Hiring slowed modestly in December as employers added 223,000 jobs to close out an otherwise booming year, possibly foreshadowing the deeper pullback and recession that many economists expect in 2023.
The unemployment rate fell from 3.7% to 3.5%, the Labor Department said Friday.
Economists surveyed by Bloomberg had estimated that 200,000 jobs were added last month.
For all of 2022, the U.S. added 4.5 million jobs, second most behind the 6.7 million gained the previous year, as the nation continued to heal from record job losses in the early days of the COVID-19 pandemic.
Job gains for October and November were revised down by a total of 28,000. October’s was revised from 284,000 to 263,000 and November’s, from 263,000 to 256,000, painting a slightly weaker portrait of job growth in the fall.
“We think substantially slower payroll growth is coming very soon,” Ian Shepherdson, chief economist of Pantheon Macroeconomics wrote in a note to clients.
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How much have wages risen in 2022?
The report featured some good news for a Federal Reserve determined to lower inflation. Last month, average hourly wages rose 9 cents to $32.82, pushing down the annual increase to a still elevated 4.6% from a downwardly revised 4.8% the previous month. The Fed is looking for a pullback in pay increases to beat back inflation that hit a 40-year high last year and pause its aggressive campaign of interest rate hikes that could tip the economy into recession.
What is the labor force participation rate?
Also, the share of adults working or looking for a job edged up to 62.2% from 62.1%, still leaving it well below the pre-pandemic level of 63.4%. A larger labor supply puts downward pressure on wages as employers don’t need to compete as fervently for job candidates.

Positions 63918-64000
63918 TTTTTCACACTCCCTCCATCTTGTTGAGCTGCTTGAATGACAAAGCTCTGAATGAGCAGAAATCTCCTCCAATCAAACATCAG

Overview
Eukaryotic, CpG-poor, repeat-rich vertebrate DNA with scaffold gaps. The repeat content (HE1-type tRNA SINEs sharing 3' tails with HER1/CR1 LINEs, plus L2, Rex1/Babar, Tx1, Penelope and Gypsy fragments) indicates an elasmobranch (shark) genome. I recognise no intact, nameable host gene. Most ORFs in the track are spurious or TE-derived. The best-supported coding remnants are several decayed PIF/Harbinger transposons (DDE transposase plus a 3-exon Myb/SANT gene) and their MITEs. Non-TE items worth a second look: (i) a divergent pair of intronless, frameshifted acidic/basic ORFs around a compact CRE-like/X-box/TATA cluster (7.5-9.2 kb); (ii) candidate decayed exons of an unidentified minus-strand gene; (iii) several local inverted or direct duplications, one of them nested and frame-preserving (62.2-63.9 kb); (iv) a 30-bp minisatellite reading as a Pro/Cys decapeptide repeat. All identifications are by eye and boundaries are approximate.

Industries that are hiring
Leisure and hospitality, the industry hit hardest by the pandemic, led the job gains with 67,000. Health care added 55,000 jobs; construction, 28,000; and social assistance, 20,000.
Gains in other sectors were weak, with manufacturing adding 8,000 jobs; retail, 9,000; and transportation and warehousing, 5,000.
Temporary help services shed 35,000 jobs, its fifth straight monthly decline. That could foreshadow deeper job losses across the broader economy in the months ahead since employers often cut temporary workers before laying off permanent staffers.
Another hint of a coming slowdown: Americans worked an average 34.3 hours last month, marking the second straight monthly decline and the lowest level since April 2020. Employers typically work existing employees fewer hours before cutting jobs and hiring.
Have all jobs lost to COVID been recovered?
By August, the economy recovered all 22 million wiped out in the health crisis. But payrolls are still a couple of million jobs shy of where they would be if the pandemic hadn’t happened, based on population growth. Leisure and hospitality, the sector hit hardest by the crisis, remains nearly 1 million jobs below its pre-COVID level.